Aerospace employment remains on ascent post pandemic
The Texas aerospace industry has shrugged off the job losses suffered during the pandemic, with employment in this emerging industrial sector surging to an all-time high by the end of 2022.
Texans hold roughly one in 10 of all the space industry jobs nationwide. The space industry is projected to grow into a $1 trillion industry in less than 20 years. The Legislature, meanwhile, voted this year to invest $350 million into the creation of a Texas Space Commission, an initiative meant to preserve Texas’ leading position in aerospace research and exploration.
Figure 1 below depicts total employment by quarter in aerospace-related industries. Aerospace employment ascended to pre-pandemic levels in the second half of 2022, reaching an all-time high employment level of 154,918 in Texas.
Nearly half, or 45%, of the aerospace workforce works in Air Transportation, making it the largest of the four related sectors. Air Transportation is followed by Aerospace Product and Parts Manufacturing with 33% of total aerospace employment, Support Activities for Air Transportation with 22% and Satellite Telecommunications with less than 1%.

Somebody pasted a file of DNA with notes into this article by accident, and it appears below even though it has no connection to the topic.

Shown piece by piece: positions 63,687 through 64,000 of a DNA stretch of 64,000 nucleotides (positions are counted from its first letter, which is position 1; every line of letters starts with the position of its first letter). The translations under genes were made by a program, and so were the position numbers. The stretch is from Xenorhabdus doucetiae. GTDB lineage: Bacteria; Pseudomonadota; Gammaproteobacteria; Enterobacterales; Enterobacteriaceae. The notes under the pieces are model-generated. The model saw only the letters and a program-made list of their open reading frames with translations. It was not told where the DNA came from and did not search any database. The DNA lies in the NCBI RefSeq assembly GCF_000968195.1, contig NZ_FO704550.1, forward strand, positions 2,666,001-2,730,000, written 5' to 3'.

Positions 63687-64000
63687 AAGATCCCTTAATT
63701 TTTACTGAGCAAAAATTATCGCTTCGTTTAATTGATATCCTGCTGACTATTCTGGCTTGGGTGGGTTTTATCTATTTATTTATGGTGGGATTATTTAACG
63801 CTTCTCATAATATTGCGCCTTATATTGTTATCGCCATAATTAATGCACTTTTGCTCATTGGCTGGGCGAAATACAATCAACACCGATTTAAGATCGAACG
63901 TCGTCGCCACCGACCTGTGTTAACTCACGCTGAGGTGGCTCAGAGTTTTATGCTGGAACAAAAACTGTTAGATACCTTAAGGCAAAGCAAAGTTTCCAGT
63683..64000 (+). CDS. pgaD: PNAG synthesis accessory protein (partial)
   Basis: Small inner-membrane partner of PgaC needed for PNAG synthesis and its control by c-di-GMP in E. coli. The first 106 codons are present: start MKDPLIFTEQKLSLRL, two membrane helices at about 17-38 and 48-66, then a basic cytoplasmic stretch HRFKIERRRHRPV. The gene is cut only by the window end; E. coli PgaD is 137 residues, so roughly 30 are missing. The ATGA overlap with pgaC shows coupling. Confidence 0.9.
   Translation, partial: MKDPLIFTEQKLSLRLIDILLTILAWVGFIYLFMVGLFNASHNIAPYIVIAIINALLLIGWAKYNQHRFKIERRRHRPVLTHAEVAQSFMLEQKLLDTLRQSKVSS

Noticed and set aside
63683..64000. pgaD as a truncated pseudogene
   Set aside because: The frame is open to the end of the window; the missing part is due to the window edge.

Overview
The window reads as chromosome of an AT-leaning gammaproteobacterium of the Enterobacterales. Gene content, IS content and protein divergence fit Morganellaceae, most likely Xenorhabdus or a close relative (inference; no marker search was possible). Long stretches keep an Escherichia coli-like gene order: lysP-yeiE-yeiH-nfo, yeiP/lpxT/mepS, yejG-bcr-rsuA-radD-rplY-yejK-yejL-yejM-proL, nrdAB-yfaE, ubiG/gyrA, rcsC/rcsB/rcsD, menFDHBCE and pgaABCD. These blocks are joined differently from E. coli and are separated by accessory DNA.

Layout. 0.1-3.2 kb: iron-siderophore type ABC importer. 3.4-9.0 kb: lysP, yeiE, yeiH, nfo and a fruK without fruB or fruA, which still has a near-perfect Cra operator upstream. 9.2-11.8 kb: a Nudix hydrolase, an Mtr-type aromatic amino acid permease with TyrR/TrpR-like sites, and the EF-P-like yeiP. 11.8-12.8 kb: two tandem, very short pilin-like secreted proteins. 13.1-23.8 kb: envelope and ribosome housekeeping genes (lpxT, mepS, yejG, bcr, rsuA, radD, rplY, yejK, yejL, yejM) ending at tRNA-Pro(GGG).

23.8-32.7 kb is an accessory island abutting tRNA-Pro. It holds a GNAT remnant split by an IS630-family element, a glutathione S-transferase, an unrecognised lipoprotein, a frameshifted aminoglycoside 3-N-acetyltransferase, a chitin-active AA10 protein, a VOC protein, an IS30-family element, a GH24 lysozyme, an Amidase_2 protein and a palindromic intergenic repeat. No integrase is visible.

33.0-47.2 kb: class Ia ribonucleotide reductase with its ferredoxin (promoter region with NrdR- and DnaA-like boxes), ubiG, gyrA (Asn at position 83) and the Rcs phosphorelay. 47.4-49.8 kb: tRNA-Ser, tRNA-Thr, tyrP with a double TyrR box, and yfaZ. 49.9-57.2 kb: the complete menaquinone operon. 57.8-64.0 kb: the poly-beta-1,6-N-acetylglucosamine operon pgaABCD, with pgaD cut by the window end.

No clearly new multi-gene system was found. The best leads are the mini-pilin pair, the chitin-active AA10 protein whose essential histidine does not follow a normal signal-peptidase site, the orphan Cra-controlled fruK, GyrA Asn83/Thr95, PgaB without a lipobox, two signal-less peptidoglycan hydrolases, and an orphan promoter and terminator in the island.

Aerospace earnings by sector
Though small in comparison, average wages for people employed in the Satellite Telecommunications industry are the highest in aerospace, reaching an estimated annual wage of $125,766 in the last quarter of 2022.
At $102,933, yearly aerospace earnings are 44% higher than the overall state average of $71,365. As illustrated in Figure 3 below, earnings across all industries have shown a gradual and consistent upward trend. However, despite employment rebounding to pre-pandemic levels, aerospace wages have yet to reach their peak of $109,000, observed in the first quarter of 2020.
Methodology on wages
We calculated the estimated yearly wage using data from the Quarterly Census of Employment and Wages. The Bureau of Labor Statistics data files contain industry-level wages and employment figures for each quarter. We then calculated total wages per person at the quarterly level, which we then multiplied by 4 to estimate per-person yearly compensation.
Wages in these industries are not only determined by labor demand, but also by worker-industry productivity, itself a consequence of education and preparedness for careers in STEM.
States that lead in the space-age economy will be the ones that compete most strongly on the fundamentals of talent, resources and can-do government capabilities. An advanced and well-planned workforce strategy will propel not just this sector but every part of the economy and fortify Texas’ strength and leadership for another century.
- Teacher wages and projected growth: What to know
- SNAP pandemic emergency benefits ended in March
- Jobs and wages: Projections from now until 2030
Love this blog? Support our work.